When I wrote my first study (Daniel) I said that I did not know why I was compelled to write it. I have learned that the process of writing has refined my knowledge of God’s Word, bringing me closer to what Daniel refers to as “insight”. A few of my acquaintances have asked to look at my work, and I pray that they have been as blessed by reading as I have been by writing.
This study represents a side trip for me. I was deeply involved in the companion study to Daniel: Revelation. As visions of fantastic beings and events filled my notebook, our pastor chose to present a sermon on the Sabbath. (Please note that, as I began writing this study, I was attending the Church of the Nazarene, a spirit-filled, but Sunday keeping church.)
I found myself in profound disagreement with Pastor Page on a number of points as he spoke. After the sermon he asked me to come during the week and study the subject with him. I prepared as rapidly as I could, hoping to find a Biblical excuse for Sunday observance.
This study has grown out of that session. Continue reading The Sabbath. Introduction
14 For sin shall not be master over you, for you are not under law, but under grace.
This text presents the classic antinomian (Greek nomos = law) argument: “We are under grace, not under the Law.” The implication is that the Law is no longer important. God’s grace will take care of everything. You don’t have to worry about obeying the old commands: they have been abolished! This is clearly an attractive thought for many people. However, taken logically, this is absurd. For if the law doesn’t matter, then we can rape, pillage, and murder, and God’s grace will cover it all.
Continue reading Does it Matter? (Is Doctrine Important?)
What is the law? Where do we find it? In the Old Testament, in Deuteronomy 4, we find two sets of laws mentioned.
13 “So He declared to you His covenant which He commanded you to perform, that is, the Ten Commandments; and He wrote them on two tablets of stone.
14 “And the LORD commanded me at that time to teach you statutes and judgments, that you might perform them in the land where you are going over to possess it.
God gave the Ten Commandments. He spoke them (Exodus 20:1) and wrote them with his own finger on tables of stone (Exodus 31:18). God also commanded Moses to instruct the people in “statutes and judgments”. We find these “statutes and judgments ” discussed at length in Exodus and Leviticus. They are the laws of civil governance and of the ceremonies of the Tabernacle. Moses wrote them down, then commanded in Deuteronomy 31:26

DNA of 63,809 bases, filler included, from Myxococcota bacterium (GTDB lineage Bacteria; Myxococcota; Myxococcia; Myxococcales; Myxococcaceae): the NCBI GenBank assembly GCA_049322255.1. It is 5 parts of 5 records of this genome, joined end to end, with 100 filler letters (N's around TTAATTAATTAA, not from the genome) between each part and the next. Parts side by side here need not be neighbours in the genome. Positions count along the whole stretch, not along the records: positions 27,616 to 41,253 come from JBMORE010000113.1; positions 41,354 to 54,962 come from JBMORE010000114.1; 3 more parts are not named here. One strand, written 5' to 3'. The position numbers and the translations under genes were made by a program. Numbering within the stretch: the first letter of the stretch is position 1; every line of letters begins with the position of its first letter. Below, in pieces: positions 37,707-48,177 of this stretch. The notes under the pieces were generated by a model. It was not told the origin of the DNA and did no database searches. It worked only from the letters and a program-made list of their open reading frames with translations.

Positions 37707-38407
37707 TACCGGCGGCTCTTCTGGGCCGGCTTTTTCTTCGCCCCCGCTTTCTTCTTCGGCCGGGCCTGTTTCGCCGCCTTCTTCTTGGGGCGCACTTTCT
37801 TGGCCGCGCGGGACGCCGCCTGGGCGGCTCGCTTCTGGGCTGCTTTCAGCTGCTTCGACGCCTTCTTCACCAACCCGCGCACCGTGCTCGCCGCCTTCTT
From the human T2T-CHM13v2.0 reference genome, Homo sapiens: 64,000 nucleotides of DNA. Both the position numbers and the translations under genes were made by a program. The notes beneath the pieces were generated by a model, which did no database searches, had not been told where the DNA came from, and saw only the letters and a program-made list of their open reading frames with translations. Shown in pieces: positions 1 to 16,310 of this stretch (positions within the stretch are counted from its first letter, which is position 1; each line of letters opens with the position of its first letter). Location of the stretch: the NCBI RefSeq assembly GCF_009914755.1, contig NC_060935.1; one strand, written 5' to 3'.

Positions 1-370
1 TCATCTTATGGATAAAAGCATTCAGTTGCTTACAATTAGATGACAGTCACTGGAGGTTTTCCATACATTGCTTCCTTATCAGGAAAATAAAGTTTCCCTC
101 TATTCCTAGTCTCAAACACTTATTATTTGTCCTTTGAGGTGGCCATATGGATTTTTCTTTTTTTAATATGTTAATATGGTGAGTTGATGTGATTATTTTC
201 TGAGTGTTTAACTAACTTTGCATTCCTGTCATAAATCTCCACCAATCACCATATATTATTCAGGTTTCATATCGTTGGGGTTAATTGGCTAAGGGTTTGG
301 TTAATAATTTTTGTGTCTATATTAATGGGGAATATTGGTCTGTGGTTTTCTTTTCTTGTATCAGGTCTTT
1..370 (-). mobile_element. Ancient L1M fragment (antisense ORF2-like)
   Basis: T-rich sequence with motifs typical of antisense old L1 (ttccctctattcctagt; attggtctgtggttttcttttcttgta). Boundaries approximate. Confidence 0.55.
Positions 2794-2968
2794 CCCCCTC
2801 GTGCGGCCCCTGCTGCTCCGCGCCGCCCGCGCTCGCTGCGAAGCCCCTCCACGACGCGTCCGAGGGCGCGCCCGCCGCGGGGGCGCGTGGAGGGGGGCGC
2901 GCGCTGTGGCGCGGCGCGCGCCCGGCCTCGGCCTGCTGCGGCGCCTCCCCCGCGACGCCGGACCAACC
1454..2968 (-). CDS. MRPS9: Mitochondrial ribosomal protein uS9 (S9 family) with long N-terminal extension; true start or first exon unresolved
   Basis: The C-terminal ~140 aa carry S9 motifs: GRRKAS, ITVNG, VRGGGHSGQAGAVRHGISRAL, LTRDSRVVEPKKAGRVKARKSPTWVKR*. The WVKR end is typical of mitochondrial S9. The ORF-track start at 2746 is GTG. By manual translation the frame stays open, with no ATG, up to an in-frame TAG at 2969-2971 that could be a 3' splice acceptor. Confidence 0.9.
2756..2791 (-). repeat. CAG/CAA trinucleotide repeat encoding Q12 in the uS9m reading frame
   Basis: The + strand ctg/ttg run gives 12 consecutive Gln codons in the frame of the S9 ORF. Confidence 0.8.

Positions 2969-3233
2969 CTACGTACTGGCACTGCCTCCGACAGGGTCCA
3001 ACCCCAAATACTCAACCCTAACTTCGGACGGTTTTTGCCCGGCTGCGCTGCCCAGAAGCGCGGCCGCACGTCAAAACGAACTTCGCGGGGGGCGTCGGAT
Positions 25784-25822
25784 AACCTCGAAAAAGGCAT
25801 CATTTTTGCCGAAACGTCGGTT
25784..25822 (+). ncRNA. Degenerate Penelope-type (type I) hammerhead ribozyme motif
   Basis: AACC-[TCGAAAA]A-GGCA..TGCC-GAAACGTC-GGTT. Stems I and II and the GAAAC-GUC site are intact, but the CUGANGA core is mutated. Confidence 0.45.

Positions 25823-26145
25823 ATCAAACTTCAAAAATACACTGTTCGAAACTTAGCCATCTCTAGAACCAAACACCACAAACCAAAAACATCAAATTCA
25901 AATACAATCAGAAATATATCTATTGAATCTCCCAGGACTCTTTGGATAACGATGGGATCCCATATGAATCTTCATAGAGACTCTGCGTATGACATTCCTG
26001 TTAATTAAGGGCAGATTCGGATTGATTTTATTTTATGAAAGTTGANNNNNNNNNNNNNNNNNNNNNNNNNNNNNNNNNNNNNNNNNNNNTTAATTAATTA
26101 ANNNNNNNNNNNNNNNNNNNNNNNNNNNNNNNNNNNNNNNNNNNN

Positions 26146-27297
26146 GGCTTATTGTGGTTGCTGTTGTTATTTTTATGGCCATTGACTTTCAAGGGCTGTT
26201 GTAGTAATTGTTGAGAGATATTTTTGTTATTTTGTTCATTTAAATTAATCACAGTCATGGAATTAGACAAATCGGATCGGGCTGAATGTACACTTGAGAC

Continue reading What Law?
Why did God create the Sabbath? It had to serve some purpose. All of the other commands He gave served an apparent purpose. Certainly the Sabbath is no exception. Continue reading The Purpose of the Sabbath
A large number of Christians (nearly all) make no pretense of observing the Sabbath. In fact, most of them are largely unaware of any concern regarding the issue. To them, Sunday is the natural day to go to church and observe an hour of worship prior to the sporting event of the day. Can all those people be wrong?
Continue reading God’s Plan for the Sabbath: Does It Still Exist?
The New Testament, after the Gospels, is largely the record of the apostolic church. If the Apostles taught that Sunday was the proper day to observe, then we certainly should see evidence of it. Many theologians think that they see such evidence. Let’s look at it.
Continue reading The Apostolic Record: Which Day Did They Keep?
Since we have found that the texts purported to support Sunday observance are incapable of withstanding examination, what evidence do we have of Sabbath observance? Is the NT as silent about Sabbath as it is about Sunday? Or did the apostles leave a record of their Sabbath-keeping?
Continue reading Apostolic NT Practices